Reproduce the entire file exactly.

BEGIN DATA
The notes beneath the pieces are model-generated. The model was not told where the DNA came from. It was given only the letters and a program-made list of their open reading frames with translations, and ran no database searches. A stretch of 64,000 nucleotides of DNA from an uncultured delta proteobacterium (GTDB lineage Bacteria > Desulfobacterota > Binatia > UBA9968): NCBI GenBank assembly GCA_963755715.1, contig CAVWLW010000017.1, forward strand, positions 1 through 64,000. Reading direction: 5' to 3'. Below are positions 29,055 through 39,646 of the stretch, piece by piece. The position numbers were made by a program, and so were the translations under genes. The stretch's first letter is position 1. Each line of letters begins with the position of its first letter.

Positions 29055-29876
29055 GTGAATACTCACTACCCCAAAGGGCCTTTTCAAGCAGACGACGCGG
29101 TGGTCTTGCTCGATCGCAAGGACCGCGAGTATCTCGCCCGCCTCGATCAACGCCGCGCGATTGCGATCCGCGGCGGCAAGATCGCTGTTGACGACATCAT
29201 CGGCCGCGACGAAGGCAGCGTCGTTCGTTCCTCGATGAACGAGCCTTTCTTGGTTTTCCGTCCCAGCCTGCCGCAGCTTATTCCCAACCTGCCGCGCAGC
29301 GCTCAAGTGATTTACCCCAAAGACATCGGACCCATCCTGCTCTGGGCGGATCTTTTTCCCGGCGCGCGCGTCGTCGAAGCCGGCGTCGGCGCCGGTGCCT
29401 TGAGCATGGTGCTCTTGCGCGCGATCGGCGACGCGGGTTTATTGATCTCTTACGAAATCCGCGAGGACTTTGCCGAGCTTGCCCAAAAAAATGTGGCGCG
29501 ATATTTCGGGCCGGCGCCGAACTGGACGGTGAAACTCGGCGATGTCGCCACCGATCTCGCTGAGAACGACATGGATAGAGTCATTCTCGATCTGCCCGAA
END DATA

The notes beneath the pieces are model-generated. The model was not told where the DNA came from. It was given only the letters and a program-made list of their open reading frames with translations, and ran no database searches. A stretch of 64,000 nucleotides of DNA from an uncultured delta proteobacterium (GTDB lineage Bacteria > Desulfobacterota > Binatia > UBA9968): NCBI GenBank assembly GCA_963755715.1, contig CAVWLW010000017.1, forward strand, positions 1 through 64,000. Reading direction: 5' to 3'. Below are positions 29,055 through 39,646 of the stretch, piece by piece. The position numbers were made by a program, and so were the translations under genes. The stretch's first letter is position 1. Each line of letters begins with the position of its first letter.

Positions 29055-29876
29055 GTGAATACTCACTACCCCAAAGGGCCTTTTCAAGCAGACGACGCGG
29101 TGGTCTTGCTCGATCGCAAGGACCGCGAGTATCTCGCCCGCCTCGATCAACGCCGCGCGATTGCGATCCGCGGCGGCAAGATCGCTGTTGACGACATCAT
29201 CGGCCGCGACGAAGGCAGCGTCGTTCGTTCCTCGATGAACGAGCCTTTCTTGGTTTTCCGTCCCAGCCTGCCGCAGCTTATTCCCAACCTGCCGCGCAGC
29301 GCTCAAGTGATTTACCCCAAAGACATCGGACCCATCCTGCTCTGGGCGGATCTTTTTCCCGGCGCGCGCGTCGTCGAAGCCGGCGTCGGCGCCGGTGCCT
29401 TGAGCATGGTGCTCTTGCGCGCGATCGGCGACGCGGGTTTATTGATCTCTTACGAAATCCGCGAGGACTTTGCCGAGCTTGCCCAAAAAAATGTGGCGCG
29501 ATATTTCGGGCCGGCGCCGAACTGGACGGTGAAACTCGGCGATGTCGCCACCGATCTCGCTGAGAACGACATGGATAGAGTCATTCTCGATCTGCCCGAA